CROSS REFERENCE TO RELATED APPLICATIONS
This application is a continuation of U.S. patent application Ser. No. 15/261,040 filed Sep. 9, 2016, which is a continuation of U.S. patent application Ser. No. 14/946,107, filed Nov. 19, 2015, now U.S. Pat. No. 9,467,417, which is a continuation of U.S. patent application Ser. No. 11/877,790, filed Oct. 24, 2007, now U.S. Pat. No. 9,253,148, each of which are hereby incorporated by reference in their entireties.
FIELD OF THE DISCLOSURE
The present disclosure generally relates to communications networks, and more particularly relates to systems and methods for logging communications.
The Communications Assistance for Law Enforcement Act (CALEA) requires service providers to assist law enforcement in the performance of electronic surveillance pursuant to a court order or other lawful authorization. However, logging network activity can be a labor intensive and difficult process. A user's Internet Protocol (IP) address can change when the user disconnects a session or re-establishes a session. Additionally, the user's activity may be combined with activity from other users, such as by network address translation (NAT), so as to appear to originate from a single public IP address.
BRIEF DESCRIPTION OF THE DRAWINGS
It will be appreciated that for simplicity and clarity of illustration, elements illustrated in the Figures have not necessarily been drawn to scale. For example, the dimensions of some of the elements are exaggerated relative to other elements. Embodiments incorporating teachings of the present disclosure are shown and described with respect to the drawings presented herein, in which:
FIGS. 1 and 2 depict exemplary embodiments of a communication system;
FIG. 3 is a block diagram illustrating an exemplary embodiment of an access point;
FIG. 4 is a block diagram of a network utilizing NAT;
FIG. 5 is an exemplary embodiment of a NAT table;
FIG. 6 is a flow diagram illustrating a method of capturing traffic of a user in a NAT environment;
FIG. 7 is a flow diagram illustrating an alternate method of capturing traffic of a user in a NAT environment; and
FIG. 8 is an illustrative embodiment of a general computer system.
The use of the same reference symbols in different drawings indicates similar or identical items.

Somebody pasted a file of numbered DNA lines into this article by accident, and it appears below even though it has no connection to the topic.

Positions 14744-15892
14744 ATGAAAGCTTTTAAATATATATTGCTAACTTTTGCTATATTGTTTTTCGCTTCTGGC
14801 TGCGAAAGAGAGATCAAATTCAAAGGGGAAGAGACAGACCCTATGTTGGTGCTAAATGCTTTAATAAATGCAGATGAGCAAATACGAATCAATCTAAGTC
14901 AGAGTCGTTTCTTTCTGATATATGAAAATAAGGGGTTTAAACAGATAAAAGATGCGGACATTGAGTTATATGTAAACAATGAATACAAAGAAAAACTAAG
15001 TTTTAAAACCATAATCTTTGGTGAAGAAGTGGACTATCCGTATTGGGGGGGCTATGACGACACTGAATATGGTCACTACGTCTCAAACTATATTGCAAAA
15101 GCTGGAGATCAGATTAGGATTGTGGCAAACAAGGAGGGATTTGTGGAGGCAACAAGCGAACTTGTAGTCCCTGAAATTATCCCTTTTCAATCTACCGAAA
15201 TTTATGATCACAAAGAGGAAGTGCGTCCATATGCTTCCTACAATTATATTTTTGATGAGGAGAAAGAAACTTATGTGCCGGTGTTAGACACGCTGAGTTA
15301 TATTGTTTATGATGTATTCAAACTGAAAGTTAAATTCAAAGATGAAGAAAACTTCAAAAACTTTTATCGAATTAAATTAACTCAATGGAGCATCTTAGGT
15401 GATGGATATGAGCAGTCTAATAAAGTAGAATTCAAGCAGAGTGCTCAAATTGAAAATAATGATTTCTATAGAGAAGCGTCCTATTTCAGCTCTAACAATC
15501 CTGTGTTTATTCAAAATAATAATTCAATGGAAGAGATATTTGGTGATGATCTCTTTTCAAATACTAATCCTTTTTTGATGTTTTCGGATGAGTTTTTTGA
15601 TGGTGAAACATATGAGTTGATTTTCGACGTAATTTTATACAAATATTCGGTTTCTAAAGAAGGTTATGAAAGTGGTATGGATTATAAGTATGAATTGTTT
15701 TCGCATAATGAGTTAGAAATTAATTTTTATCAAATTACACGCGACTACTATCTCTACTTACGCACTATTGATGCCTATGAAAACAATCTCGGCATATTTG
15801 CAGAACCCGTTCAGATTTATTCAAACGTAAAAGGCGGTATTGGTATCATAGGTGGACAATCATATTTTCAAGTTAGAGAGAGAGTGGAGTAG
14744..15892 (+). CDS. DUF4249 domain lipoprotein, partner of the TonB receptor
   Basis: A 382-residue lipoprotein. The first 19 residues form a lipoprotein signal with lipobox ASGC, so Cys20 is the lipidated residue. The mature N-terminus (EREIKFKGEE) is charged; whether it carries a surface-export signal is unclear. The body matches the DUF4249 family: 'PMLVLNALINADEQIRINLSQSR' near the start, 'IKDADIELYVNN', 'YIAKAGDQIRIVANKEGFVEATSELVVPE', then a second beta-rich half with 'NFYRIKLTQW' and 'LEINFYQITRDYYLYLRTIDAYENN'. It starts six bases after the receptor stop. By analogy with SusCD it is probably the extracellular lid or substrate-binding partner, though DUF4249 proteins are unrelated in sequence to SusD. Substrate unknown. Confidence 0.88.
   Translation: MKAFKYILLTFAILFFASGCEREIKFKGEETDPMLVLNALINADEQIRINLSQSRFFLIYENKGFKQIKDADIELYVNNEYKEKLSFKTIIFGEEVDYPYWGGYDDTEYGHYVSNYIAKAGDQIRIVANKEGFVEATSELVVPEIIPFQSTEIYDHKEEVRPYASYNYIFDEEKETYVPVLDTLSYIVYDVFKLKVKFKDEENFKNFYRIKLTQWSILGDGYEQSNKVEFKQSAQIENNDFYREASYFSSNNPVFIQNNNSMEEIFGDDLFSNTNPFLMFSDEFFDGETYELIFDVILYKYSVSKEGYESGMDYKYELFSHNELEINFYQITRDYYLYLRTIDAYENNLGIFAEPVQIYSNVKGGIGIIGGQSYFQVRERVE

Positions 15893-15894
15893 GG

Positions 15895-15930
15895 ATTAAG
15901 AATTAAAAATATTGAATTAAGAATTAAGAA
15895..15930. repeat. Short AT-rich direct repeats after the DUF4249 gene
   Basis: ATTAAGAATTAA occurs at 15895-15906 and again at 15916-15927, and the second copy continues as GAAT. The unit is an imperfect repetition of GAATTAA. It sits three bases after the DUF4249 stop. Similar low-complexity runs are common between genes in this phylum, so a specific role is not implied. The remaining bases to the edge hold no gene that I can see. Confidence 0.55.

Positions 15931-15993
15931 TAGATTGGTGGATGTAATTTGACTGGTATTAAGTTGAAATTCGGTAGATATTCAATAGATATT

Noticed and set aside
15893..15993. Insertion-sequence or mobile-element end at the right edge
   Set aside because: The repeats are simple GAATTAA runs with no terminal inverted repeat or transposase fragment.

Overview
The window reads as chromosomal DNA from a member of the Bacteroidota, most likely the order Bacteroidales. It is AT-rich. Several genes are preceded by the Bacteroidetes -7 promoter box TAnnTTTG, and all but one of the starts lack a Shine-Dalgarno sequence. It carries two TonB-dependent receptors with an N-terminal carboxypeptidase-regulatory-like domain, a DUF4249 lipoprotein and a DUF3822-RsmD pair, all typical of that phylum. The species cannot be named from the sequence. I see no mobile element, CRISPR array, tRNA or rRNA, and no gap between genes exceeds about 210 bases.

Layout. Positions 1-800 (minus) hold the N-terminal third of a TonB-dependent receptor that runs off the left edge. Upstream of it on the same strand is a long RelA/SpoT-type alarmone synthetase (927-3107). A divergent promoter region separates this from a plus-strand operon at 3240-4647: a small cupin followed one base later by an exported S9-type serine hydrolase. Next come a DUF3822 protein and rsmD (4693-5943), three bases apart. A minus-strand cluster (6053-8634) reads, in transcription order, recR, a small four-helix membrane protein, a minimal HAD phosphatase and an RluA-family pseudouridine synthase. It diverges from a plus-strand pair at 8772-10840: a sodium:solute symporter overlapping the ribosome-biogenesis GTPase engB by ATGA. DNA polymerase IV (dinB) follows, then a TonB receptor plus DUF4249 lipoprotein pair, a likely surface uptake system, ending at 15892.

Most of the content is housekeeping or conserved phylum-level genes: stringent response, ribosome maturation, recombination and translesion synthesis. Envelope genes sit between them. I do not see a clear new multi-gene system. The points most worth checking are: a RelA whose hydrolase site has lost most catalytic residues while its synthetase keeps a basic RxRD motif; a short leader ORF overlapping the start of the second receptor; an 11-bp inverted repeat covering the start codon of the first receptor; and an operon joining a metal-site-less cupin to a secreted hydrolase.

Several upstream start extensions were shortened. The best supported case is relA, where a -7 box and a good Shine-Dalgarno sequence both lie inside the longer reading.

DETAILED DESCRIPTION OF THE DRAWINGS
The numerous innovative teachings of the present application will be described with particular reference to the presently preferred exemplary embodiments. However, it should be understood that this class of embodiments provides only a few examples of the many advantageous uses of the innovative teachings herein. In general, statements made in the specification of the present application do not necessarily delimit any of the various claimed inventions. Moreover, some statements may apply to some inventive features but not to others.
FIG. 1 depicts an exemplary embodiment of a communication system 100 employing mobile and/or fixed communication devices 102 communicating by way of wireless access points (WAPs) and/or wired infrastructure. The communication system 100 also includes other communication devices and/or a web server or network proxy 104.
The communication device 102 can be a multimode communication device, such as a multimode Voice over Internet Protocol (VoIP) terminal. However, the present disclosure contemplates the use of other types of communication devices, including other types of voice, video, and data devices. The communication system 100 includes a packet-switched network, such as an Internet Service Provider (ISP) network 106. The network 106 can be coupled to the network proxy 104, a cellular network 108 and network elements located in one or more of the buildings 110 representing an enterprise or residence.
In an enterprise setting, the building 110 can include a gateway 112 that provides voice and/or video connectivity services between communication devices 102, such as VoIP terminals or other forms of communication devices of enterprise personnel, and other devices of network 106, such as web servers. In a residential setting, the gateway 112 may be a residential gateway coupled to a central office 114 utilizing conventional telephonic switching for processing calls with third parties.
The network proxy 104 can be used to control operations of a media gateway 116, the central office 114 and the gateway 112. Communications between the network proxy 104, the communication devices 102 and other network elements of the communication system 100 can conform to any number of signaling protocols such as session initiation protocol (SIP), SS7, or a video communications protocol such as H.323 which combines video and voice over a packet-switched network, as well as cryptographic protocols, such as transport layer security (TLS) or secure sockets layer (SSL), to provide secure communications for data transfers.